Coca-Cola exec: Mastery of beacons, mpayments is crucial in 2016
By Alex Samuely
January 21, 2016
Coca-Cola is a top mobile marketer
NEW YORK A Coca-Cola executive at Mobile Marketers Mobile FirstLook: Strategy 2016 claimed brands that continue perfecting mobile-first advertising, location usage, payments and beacons will be noteworthy this year, with Coca-Cola leveraging all to perfect the art of storytelling on digital.
During the Coca-Cola: Marketing in a Mobile World session, the executive discussed the beverage marketers top 2015 mobile efforts, which included being part of the introduction of SmartLabel packaging on products, beacon rollouts in developing markets and NFC-enabled vending machines. He also advised other brands to develop strategies that include mobile advertising, beacons, location and payments as they ponder best practices for 2016, underscoring the wide opportunity for round-the-clock marketing on connected devices.
Those who are assembling those links and stringing them together are going to be making news, said Tom Daly, global group director at The Coca-Cola Company. You have to think about how physical assets augment your digital program.
As mobile increasingly becomes consumers sixth sense, marketers must ensure they are allotting an appropriate portion of their budgets to this potentially lucrative channel. Coca-Cola spent much of last year collecting data for SMoX research, an initiative led by the Mobile Marketing Association.
A campaign advertising Coca-Colas Gold Peak Tea brand saw approximately five percent of the budget assigned to mobile, which ultimately fueled six percent of sales. In hindsight, Coca-Cola may have wanted to implement a higher mobile budget, proving the sheer potency of marketing on smartphones.
Another campaign, centering on the Chinese New Year, focused on purchase intent, images and sales. Mobile video ended up outperforming television during the campaign, and was twice as effective in fueling sales (see story).
This has prompted Coca-Cola to consider mobile as a top advertising channel and one that deserves its own set of specific strategies.
In telling stories, your mobile device is different than your PC, which is different than your TV, Mr. Daly said. We saw contributions to sales outsize the [mobile] investment we made.
Mr. Daly presents at Mobile FirstLook: Strategy 2016
In the early quarter of 2016, were going to get smarter and smarter about the role and impact of mobile advertising.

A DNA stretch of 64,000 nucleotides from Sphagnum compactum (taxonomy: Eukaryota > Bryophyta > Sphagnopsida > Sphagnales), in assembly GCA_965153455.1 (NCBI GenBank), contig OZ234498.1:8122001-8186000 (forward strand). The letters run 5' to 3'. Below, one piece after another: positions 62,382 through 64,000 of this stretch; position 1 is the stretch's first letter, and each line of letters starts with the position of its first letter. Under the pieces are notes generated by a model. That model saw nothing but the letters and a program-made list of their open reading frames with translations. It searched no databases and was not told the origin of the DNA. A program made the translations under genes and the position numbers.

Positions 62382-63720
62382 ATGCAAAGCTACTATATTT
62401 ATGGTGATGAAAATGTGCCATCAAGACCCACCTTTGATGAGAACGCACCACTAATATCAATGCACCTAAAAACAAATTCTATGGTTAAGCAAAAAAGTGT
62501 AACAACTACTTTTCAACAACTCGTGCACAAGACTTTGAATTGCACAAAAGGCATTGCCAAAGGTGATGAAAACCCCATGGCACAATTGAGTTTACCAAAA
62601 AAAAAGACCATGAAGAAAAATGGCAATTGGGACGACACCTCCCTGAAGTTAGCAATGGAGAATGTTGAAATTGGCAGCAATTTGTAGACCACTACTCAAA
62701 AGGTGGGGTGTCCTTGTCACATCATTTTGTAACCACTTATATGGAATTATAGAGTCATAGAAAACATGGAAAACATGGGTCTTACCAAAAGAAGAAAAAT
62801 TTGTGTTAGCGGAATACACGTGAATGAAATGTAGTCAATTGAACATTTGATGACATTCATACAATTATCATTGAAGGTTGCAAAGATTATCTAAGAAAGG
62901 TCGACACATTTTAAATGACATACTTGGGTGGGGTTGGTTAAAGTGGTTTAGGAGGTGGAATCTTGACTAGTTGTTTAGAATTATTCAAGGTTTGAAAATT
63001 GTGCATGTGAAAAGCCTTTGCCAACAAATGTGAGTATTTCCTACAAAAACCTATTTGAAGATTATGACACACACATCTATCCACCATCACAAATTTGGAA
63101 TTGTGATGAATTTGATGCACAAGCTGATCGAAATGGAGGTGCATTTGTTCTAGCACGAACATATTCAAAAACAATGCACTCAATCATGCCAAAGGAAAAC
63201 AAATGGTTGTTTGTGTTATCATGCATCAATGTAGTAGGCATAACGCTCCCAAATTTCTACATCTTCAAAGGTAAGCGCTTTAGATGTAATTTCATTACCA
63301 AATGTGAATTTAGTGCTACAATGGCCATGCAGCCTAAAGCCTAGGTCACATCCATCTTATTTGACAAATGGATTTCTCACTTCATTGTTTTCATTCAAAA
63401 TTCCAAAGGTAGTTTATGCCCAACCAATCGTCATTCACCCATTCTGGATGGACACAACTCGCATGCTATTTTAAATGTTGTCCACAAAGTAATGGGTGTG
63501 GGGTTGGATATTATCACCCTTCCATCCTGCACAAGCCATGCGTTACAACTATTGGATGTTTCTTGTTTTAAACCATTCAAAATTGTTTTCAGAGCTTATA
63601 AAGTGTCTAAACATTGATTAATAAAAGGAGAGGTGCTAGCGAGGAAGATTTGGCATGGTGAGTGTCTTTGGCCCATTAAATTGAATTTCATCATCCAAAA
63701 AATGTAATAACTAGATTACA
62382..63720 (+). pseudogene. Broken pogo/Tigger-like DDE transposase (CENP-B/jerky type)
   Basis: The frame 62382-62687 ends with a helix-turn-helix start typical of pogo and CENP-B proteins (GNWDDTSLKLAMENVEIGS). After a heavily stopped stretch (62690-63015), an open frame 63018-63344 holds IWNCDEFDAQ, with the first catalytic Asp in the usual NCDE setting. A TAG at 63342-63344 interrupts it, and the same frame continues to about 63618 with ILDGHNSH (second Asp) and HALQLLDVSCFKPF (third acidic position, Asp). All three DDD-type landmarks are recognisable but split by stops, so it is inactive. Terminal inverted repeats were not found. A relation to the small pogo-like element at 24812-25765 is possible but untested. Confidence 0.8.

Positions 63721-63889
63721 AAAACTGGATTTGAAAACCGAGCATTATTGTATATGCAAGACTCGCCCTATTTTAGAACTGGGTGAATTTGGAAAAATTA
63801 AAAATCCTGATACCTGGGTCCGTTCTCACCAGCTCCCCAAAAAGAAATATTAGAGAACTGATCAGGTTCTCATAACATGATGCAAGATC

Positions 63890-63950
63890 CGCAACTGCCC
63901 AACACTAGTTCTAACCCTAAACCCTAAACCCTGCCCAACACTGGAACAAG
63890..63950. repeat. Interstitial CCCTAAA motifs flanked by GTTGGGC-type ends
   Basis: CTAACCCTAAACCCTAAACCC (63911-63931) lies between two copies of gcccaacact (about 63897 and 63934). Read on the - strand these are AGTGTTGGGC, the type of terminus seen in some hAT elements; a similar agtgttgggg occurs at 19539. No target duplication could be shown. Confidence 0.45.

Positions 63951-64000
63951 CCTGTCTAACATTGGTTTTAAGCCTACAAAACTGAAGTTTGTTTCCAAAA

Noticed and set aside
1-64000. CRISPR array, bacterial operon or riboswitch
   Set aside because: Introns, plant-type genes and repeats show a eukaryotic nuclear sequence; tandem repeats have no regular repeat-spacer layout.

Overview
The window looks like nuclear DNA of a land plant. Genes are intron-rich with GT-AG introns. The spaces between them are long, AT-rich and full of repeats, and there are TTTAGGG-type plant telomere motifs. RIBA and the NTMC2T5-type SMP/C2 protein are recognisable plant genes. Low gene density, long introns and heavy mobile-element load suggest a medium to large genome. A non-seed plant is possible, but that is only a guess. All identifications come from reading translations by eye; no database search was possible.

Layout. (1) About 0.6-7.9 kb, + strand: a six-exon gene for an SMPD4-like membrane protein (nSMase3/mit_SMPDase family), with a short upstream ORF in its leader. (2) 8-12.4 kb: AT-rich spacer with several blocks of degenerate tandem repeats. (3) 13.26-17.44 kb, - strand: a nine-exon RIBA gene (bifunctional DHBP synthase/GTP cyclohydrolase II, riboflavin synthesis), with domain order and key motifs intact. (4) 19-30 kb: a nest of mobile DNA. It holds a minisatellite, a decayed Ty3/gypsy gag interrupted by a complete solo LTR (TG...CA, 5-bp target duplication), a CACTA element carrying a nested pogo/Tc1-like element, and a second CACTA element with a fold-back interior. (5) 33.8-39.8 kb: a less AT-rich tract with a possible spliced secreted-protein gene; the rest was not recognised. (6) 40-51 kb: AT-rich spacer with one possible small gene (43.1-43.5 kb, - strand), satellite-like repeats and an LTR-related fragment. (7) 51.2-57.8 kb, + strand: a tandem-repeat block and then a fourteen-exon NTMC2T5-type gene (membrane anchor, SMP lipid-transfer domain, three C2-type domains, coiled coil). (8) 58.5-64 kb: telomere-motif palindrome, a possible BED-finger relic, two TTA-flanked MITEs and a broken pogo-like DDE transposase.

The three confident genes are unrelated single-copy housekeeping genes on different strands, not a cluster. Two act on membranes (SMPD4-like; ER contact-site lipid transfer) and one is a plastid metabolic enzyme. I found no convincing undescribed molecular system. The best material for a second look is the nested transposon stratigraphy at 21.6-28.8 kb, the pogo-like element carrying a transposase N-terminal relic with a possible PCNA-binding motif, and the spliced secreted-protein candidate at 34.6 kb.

Mobile can also be used to educate consumers about products, a notion that Coca-Cola took seriously in 2015.
The Share a Coke marketer, alongside The Hershey Company, wanted to update the consumer packaged goods sector's approach to on-pack mobile by rolling out SmartLabel QR codes that promote ingredient transparency and provide quick access to brand representatives (see story).
The company came together with 30 other manufacturers to develop a way for consumers to understand what ingredients rest beneath the packaging, a tactic that could be effective in driving sales among health-conscious individuals.
Consumers can scan the QR Code with their smartphones to view a glossary of ingredients, nutrition facts and allergens, or directly contact the manufacturer with questions. The real value that this offers to shoppers has prompted Coca-Cola to continue rolling out the codes on packages over the next year.
I knew this initiative was going to really start being pervasive and ubiquitous in the lives of consumers, Mr. Daly said.
One key mobile strategy is turning proximity into access to more consumers. Coca-Cola recently deployed approximately 500 beacons in downtown Atlanta that are able to send passersby targeted information to their mobile devices. But the brand did not stop there.
It has also experimented with beacon rollouts in foreign markets including Vietnam.
This isnt just a developed market phenomenon; we are actively exploring how to leverage beacon technology in all aspects of our business, Mr. Daly said.
Beacons are especially enticing for CPG marketers, or brands that have physical goods to sell. Using welcome offers and relevant incentives are among the best practices for leveraging location-based technology, especially as consumers become less wary about receiving unprompted push notifications or messages.
Another sector in which Coca-Cola made strides last year was mobile payments. The brand enabled more than 100,000 vending machines to accept NFC-based payments, meaning that consumers can pay for a Coca-Cola beverage by holding their device to the contactless reader.
Coca-Cola's NFC-enabled vending machines are a hit with consumers
The company is among one of the top acceptors of mobile payments. The inexpensive price of its products makes it an ideal fit for this type of commerce, as consumers are likely to engage in an impulse purchase of a soda, but may not have any cash or credit cards on their person.
This was a pivotal moment in 2015 and [it] really sets the stage for 2016, Mr. Daly said.
He also posited that there is a war on physical cash, meaning that marketers must think beyond traditional payment methods, especially as invisible and pervasive computing continues to gain steam this year.
While Coca-Colas 2016 outlook includes a greater focus on mobile advertising, beacons, payments and location, it also contains a massive effort to find new ways of storytelling on smartphones. Augmented reality and virtual reality could become exploratory areas for the brand, with Mr. Daly naming a recent New York Times campaign, in which readers could use Google Cardboard to watch a story come to life, as an incredible experience.
How you tell stories versus what stories do for societies will change, Mr. Daly said.
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